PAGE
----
Oh, that was your home there? Sorry, I need a new parking lot for my casino.
Eminent Domain, or condemnation, is the name of a legal process by which the government can force you to sell your property on the grounds that it’s needed to serve a public good. Generally, the process is used to obtain rights of way for roads, bridges, and utilities, or if there needs to be a new firehouse, school, or something else along those lines.
When I first learned about eminent domain abuse, I was appalled such a thing existed. I felt, as many do, that if something is yours, it should be yours. That the government can just come along and take it left a sour taste in my soul.
But let us ponder exactly what it means to own something. In the most primitive sense, to own something is to have the power to prevent others from taking it. This doesn’t always work, especially when the other caveman is bigger than you are. So, we have this thing called government, which modifies the way ownership works. In a sense, the government is supposed to uphold the idea that ownership of a thing is the exclusive right to use or permit usage of that thing, and to enforce this idea with all the power and means at its disposal. And since other laws prohibit certain uses of force, it creates a situation whereby the government is the exclusive grantor and guarantor of ownership.
Not ideal, but it’s an improvement over the bigger-caveman model.
Back in my twenties, I worked as an intern for the Broward County Real Property office, where I got a detailed view of how this process works. There was one case where county needed more office space, and there was a dentist who for forty years had an office in the spot they wanted to expand into. They first contacted the dentist and asked if he’d be willing to sell, and if so, how much he wanted. He came back with a price they felt was too high, and made a counter offer. The county hired an appraiser who said the place was worth so-much, and the dentist hired another appraiser who said it was worth a different number. This went back and forth until it went to court, at the end of which the dentist ended up getting the price he was asking for.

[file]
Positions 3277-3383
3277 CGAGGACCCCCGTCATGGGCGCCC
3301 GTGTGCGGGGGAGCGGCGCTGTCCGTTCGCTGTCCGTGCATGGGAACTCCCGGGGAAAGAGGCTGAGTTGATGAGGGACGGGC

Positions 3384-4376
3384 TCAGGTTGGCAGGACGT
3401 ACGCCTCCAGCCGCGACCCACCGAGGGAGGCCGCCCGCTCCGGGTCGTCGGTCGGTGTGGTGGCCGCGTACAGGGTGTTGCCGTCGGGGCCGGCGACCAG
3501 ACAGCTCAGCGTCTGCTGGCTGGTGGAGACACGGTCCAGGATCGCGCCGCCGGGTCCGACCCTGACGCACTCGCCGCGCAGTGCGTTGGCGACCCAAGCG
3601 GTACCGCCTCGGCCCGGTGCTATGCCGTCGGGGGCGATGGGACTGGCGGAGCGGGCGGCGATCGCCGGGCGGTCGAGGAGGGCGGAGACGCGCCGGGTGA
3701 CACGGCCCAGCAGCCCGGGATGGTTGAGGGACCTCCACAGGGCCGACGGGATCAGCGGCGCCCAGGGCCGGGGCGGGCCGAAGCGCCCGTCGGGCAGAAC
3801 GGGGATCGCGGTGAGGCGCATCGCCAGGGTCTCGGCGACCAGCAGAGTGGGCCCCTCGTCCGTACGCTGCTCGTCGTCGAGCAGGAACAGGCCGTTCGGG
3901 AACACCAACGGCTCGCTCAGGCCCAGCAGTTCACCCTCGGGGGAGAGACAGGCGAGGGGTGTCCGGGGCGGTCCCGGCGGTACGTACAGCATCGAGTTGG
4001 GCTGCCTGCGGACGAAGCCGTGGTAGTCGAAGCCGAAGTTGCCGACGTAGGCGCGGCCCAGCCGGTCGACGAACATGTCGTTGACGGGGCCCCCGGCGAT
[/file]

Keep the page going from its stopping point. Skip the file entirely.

As with all things human, however, anything with the potential for abuse will get abused. The first issue with eminent domain abuse is the question of what constitutes a “public good.” The United States Supreme Court 2005 ruling, Kelo vs City of New London, decided that public good included such a thing as “economic development.” Donald Trump was and is a huge advocate for this ruling, often talking vociferously about how development projects such as building a parking garage for his casino raise property values and create jobs. Other projects include taking people’s homes and small businesses to build a luxury condo, a shopping mall, or perhaps a Dakota Access Pipeline.
The second major issue with eminent domain abuse, as with the dentist in the earlier example, is this question of what constitutes fair market value. The term is subjective, at best. Some have the resources to hire a lawyer and appraiser to fight on their behalf, but many do not, and end up with whatever crumbs the developer decides to throw at them. Others simply don’t want to sell. If it’s a family home or a small shop that you’ve built and lived in for decades, that’s your home. That’s your life, and fair market value doesn’t reflect the real value it has for you. Or worse, if you’re not in a position to buy a new property because there’s a heavy outstanding mortgage principal on it, fair market value doesn’t do anything for you – especially if you’re upside-down on the mortgage.
No, the developer just takes it in the name of economic development, and you’re screwed.
Eminent domain abuse is perfectly legal, by the way, and it’s happening across the country.